Wednesday, February 29, 2012

Calling All Spies!

Prepare to accept your mission! Decipher clues, crack codes and get a special look at the History Center’s newest exhibit: Spies, Traitors and Saboteurs during The Great Caper: Operation Spy!, Sat., March 31 beginning at 10 a.m.

The History Center provides the clues as spies-in-training hop on and off the TECO streetcar line through Channelside and Ybor City in search of espionage, history and mystery. Get things started with a scavenger hunt inside the museum before sneaking off to see some of Tampa's historic urban landmarks and treasures. Return to the History Center for spy crafts including creating a homemade cipher wheel and writing with invisible ink.

The Great Caper: Operation Spy! takes place from 10 a.m. until 3 p.m. $12 per child; $18 per adult includes streetcar fare and TBHC admission for the day. TBHC members receive a $3 discount for adults and a $2 discount for children. Pre-registration is recommended.

The Great Caper: Operation Spy! is sponsored by the Tampa Downtown Partnership and the TECO Line Streetcar System.

For more information, contact Assistant Curator of Education, Jennifer Tyson, at (813) 675-8960 or

*The Great Caper is recommended for spies of all ages. Spies Traitors Saboteurs exhibit recommended for ages 12 and up.

My Doll and Me Program Takes Girls Back in Time

Too young for Twilight, but not really into Harry Potter? What’s an 8-12 year old girl to do? Why, come to the History Center, of course! Each Saturday morning in February during the My Doll and Me series, local girls crafted items similar to those found in the popular historical fiction series, American Girl ©. Characters and their corresponding dolls came to life as girls explored various historical eras by making a scooter out of found materials the way “Kit” did during the Depression or experiencing a tea party as “Samantha” would have in 1904.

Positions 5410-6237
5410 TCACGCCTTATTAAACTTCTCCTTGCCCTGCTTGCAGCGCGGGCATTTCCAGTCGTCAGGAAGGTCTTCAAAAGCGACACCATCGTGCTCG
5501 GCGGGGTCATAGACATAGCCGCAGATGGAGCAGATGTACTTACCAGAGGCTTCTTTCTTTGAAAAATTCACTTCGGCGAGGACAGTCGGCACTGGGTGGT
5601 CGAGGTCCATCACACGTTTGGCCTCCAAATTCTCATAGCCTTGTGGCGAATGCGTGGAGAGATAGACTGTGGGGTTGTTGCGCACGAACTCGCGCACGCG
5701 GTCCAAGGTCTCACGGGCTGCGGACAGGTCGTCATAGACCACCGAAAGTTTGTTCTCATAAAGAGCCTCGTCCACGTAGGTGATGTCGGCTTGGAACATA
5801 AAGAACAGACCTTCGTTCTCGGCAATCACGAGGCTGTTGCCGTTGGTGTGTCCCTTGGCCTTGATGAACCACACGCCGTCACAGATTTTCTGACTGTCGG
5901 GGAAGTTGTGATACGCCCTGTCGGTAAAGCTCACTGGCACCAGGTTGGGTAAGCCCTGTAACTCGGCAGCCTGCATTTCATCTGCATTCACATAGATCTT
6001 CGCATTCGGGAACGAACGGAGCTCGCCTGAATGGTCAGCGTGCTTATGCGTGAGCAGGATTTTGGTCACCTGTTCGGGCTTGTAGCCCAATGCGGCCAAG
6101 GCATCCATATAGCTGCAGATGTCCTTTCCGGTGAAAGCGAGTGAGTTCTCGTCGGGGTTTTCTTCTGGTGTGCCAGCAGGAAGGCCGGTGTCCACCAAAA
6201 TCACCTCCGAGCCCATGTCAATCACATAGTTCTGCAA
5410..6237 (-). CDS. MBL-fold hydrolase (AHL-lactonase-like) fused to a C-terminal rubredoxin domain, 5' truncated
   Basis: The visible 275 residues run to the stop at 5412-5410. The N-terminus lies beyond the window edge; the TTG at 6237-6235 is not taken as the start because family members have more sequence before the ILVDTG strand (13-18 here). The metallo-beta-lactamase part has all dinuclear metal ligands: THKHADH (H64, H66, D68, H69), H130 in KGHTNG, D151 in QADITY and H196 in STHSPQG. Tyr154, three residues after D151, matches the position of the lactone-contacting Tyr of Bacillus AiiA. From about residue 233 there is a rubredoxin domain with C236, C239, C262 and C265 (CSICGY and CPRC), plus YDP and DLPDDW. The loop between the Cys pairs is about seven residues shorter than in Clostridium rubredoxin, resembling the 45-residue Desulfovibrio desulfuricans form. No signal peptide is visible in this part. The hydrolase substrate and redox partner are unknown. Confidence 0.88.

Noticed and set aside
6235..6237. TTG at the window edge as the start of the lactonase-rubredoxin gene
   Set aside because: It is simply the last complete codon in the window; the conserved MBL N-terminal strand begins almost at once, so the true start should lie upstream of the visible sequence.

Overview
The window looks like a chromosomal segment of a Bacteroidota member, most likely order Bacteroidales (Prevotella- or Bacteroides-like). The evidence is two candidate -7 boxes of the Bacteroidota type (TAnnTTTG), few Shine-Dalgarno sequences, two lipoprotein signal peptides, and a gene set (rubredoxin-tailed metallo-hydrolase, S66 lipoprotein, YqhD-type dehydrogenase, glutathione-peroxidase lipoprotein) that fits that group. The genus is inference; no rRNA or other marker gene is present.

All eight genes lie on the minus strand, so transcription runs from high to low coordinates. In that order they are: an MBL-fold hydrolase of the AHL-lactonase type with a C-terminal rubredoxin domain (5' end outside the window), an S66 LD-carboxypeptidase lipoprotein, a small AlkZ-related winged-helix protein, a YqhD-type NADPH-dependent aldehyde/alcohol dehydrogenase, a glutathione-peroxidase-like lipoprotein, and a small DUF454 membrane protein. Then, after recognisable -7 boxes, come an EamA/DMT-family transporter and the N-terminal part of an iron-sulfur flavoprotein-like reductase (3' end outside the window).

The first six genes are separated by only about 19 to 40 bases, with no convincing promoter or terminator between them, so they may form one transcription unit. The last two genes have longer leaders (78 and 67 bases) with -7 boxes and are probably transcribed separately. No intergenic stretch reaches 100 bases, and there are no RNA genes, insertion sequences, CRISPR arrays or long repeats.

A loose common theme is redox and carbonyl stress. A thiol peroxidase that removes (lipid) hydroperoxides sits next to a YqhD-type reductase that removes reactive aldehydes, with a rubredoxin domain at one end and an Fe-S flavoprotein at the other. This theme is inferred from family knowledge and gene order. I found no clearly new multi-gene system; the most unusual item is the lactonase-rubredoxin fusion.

What could be more adorable than little girls dressed up for a tea party with their dolls? Add pink lemonade and photo-snapping parents, and you’ve got a finale to the My Doll and Me program that will go down as one our best.

“The girls had a great time," said one parent. "When they were leaving, they asked the instructor to ‘put us on the list for next year.'"

Thankfully, they won’t have to wait that long. Join us this summer as we host our American Girls camp from July 23-27. More information may be found on our calendar of events.

Monday, February 20, 2012

Florida Conversations Welcomes Freedom Riders Author Ray Arsenault

The History Center welcomes author and USF St. Petersburg professor Raymond Arsenault to the Florida Conversations Lecture Series on Wed., Feb. 22 at 6:30 p.m. Arsenault will discuss his 2006 book Freedom Riders and share stories about his time in the national limelight, including last year’s release of the PBS documentary based on his book and his appearance on the Oprah Winfrey Show.

Arsenault’s book chronicles events that took place during spring and summer of 1961, when 450 Freedom Riders set out to change the world by simply boarding a bus. For six months, several racially-integrated groups of Freedom Riders traveled from Washington DC through the Deep South, defying Jim Crow laws, putting their lives on the line for racial justice, and setting the stage for the civil rights movement.

Florida Conversations is co-sponsored by the USF Libraries Florida Studies Center and supported by WUSF Public Media and features authors and presenters covering a variety of Florida topics, from politics to fiction, history to environmental issues.

Public parking is available at the Tampa Bay Times Forum East Lot, the Channelside garage and other city-owned lots. For more information, contact the Tampa Bay History Center at (813) 228-0097 or visit our website.

Friday, February 3, 2012

Spies, Traitors, Saboteurs: Fear and Freedom in America

Anarchist Globe Bomb, c. 1886.
Black Tom. Haymarket. The Palmer Raids. These names may not evoke a strong response today, but each represents a decisive - and sometimes deadly - chapter in U.S. history. The Tampa Bay History Center invites you to revisit these sometimes-overlooked events during Spies, Traitors, Saboteurs: Fear and Freedom in America, on exhibit Sat., Feb. 4 through June 24.

How did the government respond after German saboteurs detonated a bomb in New York Harbor in 1916? How did the public feel about the internment of Japanese Americans during WWII? Was the FBI's monitoring of celebrities and writers such as Marilyn Monroe and John Steinbeck justified?

Spies presents more than 100 acts of terror, treason  and civil disobedience in American history, allowing viewers to consider how they might have responded, the motivations of the participants, and whether the government's response was adequate or a violation of our basic rights and liberties.

For more information about the exhibit, visit our website or, listen to an interview with History Center Curator Rodney Kite-Powell. To see more images from the exhibit, visit our facebook page.


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